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Nelson's Lodge


I am a self proclaimed "history seaking nerd." I love history. When I was a child I started getting into classical music, historical and period clothing, poetry, fiction and nonfiction, generational customs, etc. I read lots of books and would get into a topic or story and really dig in for more meaning. Before computers and the internet you would have to visit a library, museum, use your imagination, or look at art or old photographs to get a visualization of that era. Now with the internet, there's no limit to how much information you can find online.

It wasn't until the past 15 years that I really started doing any genealogy or looking into my own family history. I created an Ancestry. com account and started gathering birth certificates, marriage certificates and death certificates. One side of my family is from Texas while the other side is from the North East. It's a painstaking endeavor but fruitful when you start to gather little bits of history and form a big family tree.

When we purchased our property in Barnstead NH we learned there was an old cemetery on the property. Nelson and Langley are the names on the headstones. I didn't hesitate a moment to look into it.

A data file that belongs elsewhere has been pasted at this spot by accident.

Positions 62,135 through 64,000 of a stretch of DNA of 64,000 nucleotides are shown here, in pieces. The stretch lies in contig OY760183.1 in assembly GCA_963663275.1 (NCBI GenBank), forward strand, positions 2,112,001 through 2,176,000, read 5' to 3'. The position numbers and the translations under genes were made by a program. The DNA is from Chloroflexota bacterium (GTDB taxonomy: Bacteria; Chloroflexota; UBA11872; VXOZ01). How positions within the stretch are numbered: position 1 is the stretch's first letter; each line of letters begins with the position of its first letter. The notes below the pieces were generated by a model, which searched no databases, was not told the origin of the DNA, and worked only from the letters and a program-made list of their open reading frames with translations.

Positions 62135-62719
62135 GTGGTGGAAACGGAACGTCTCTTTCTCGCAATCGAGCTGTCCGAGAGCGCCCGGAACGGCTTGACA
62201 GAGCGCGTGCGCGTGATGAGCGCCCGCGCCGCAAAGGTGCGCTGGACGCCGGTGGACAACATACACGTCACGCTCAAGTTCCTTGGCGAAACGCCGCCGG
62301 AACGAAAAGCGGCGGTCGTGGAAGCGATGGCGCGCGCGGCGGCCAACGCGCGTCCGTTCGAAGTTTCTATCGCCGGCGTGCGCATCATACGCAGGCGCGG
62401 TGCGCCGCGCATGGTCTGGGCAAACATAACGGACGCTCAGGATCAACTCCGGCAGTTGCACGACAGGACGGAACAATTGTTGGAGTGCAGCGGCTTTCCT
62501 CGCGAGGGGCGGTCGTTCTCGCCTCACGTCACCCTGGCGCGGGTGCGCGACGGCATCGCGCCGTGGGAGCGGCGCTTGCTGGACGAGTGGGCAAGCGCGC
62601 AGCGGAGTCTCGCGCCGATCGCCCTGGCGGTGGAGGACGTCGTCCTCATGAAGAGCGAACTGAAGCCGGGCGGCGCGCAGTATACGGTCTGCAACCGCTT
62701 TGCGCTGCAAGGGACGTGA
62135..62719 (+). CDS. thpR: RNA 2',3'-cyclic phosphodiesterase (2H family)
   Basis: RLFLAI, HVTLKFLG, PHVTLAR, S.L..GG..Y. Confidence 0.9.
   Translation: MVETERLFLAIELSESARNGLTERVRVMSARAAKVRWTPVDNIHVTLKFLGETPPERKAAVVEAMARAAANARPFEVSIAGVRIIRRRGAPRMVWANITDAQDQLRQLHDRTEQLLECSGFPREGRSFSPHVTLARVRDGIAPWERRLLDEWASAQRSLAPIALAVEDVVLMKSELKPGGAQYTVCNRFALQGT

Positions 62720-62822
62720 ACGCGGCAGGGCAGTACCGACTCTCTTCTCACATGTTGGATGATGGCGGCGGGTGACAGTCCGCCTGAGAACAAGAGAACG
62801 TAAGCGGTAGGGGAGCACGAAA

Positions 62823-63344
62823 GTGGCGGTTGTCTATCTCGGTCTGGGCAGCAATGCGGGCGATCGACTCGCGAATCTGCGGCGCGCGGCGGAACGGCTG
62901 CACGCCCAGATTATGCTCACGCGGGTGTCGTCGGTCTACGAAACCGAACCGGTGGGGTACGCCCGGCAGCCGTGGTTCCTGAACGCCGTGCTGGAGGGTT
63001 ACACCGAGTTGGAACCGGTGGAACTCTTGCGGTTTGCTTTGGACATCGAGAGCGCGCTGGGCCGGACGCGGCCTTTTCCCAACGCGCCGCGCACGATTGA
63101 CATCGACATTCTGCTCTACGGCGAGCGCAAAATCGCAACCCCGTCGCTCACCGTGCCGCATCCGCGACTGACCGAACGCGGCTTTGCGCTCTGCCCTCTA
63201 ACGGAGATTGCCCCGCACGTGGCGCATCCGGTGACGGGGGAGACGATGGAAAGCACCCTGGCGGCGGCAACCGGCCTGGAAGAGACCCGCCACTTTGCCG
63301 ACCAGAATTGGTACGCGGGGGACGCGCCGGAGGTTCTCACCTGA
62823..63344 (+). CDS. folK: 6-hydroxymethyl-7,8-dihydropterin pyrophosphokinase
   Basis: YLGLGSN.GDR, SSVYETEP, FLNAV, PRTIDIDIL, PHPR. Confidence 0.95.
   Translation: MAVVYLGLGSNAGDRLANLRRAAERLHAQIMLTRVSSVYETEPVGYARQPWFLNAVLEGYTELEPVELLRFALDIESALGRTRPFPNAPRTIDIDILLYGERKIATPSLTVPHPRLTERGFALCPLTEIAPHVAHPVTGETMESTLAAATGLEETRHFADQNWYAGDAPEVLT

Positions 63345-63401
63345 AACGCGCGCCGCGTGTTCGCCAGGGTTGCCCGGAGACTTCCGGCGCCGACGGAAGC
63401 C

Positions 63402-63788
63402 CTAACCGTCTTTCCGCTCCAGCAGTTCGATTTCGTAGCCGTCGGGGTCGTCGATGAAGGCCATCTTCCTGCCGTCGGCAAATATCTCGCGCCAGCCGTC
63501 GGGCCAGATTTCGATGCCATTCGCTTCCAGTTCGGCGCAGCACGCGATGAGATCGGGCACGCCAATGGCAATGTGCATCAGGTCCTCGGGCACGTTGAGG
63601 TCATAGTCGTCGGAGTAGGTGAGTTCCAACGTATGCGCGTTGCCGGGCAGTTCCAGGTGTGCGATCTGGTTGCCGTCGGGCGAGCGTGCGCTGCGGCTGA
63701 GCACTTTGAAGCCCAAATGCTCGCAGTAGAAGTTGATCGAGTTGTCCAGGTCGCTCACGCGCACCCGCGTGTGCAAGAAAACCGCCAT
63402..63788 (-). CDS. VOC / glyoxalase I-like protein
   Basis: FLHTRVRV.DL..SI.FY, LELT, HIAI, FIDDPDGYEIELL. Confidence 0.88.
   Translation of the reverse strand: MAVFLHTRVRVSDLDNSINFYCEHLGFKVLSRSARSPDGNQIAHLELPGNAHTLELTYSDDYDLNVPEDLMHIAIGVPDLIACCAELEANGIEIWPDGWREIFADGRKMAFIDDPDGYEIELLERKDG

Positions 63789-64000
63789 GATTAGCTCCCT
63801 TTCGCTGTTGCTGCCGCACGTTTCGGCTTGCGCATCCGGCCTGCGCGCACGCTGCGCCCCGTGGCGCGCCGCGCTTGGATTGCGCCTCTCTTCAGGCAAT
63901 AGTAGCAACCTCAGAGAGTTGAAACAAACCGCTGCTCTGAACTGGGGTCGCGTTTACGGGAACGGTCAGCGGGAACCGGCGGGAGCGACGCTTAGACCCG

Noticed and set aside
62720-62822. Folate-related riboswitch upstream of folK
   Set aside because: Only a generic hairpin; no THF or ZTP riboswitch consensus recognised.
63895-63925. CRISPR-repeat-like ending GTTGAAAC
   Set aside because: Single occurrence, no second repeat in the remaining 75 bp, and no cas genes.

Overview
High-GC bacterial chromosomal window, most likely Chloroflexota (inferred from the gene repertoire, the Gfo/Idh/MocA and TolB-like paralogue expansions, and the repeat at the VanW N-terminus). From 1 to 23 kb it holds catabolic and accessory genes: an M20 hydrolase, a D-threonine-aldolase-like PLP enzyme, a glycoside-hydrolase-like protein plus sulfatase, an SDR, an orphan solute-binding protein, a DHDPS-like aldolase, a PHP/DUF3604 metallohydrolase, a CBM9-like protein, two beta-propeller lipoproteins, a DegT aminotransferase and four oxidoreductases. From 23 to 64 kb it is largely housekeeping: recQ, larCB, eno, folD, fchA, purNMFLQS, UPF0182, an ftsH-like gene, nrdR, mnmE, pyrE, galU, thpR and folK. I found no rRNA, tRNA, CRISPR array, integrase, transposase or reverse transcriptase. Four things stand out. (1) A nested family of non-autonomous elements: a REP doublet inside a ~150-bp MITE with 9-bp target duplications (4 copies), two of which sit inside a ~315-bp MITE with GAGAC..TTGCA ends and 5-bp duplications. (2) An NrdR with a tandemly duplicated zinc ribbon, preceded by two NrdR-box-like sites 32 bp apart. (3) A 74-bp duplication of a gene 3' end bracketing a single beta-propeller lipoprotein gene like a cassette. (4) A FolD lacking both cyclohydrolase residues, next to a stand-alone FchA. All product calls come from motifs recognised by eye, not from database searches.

I discovered an old book published in 1872 called "The History of Barnstead" and read up on our Mr Samuel Nelson. I learned he and his wife were among the many that were here when the town was incorporated in 1727. He was the Town Clerk for a while and married into the Tasker family, having several children and losing many as well at a young age. His family married into the Langley family and they are buried here. I was not able to find any records of any Langleys owning our home though.

We have named a trail through our woods "Nelson's Pass" which brings you along the edge of a steep decline and provides a gorgeous view of Prospect Mountain. We seemed it would be fitting to dedicate our cabin to Mr Nelson and his family. We feel they loved this farm quite a bit if they planned to be buried here with their entire family.

When we discovered the cemetery it was dark and hidden deep into the woods. I thought it was strange that they would be buried in the forest like that. It wasn't until we received an aerial photo of the farm from the 1950's and discovered the field used to be open back when it was a full functioning farm. We have since opened their cemetery back up by cutting down some large trees around the cemetery stone walls. The cemetery is facing due East. Its a pleasant feeling knowing that the sun rises on the headstones and gives light back to the families buried there.

They may not be of any ancestral connection to me but I do call them "family." I can't even begin to imagine what life was like for them when they came here. The only stories we have from them are the miles of stone walls, stately hardwood trees, historic apple trees and various dug wells around the farm. I know they and everyone after them cherished this land though. It may have been conveyed to many owners after Samuel Nelson but no one ever subdivided it. We plan to honor that tradition and keep it intact for as long as we own it.

History is through storytelling and I am honored to be able to share their story. We are extremely honored to name our cabin, built by hand from local trees, after this noble family. Nelson's Cabin is the finest tribute.


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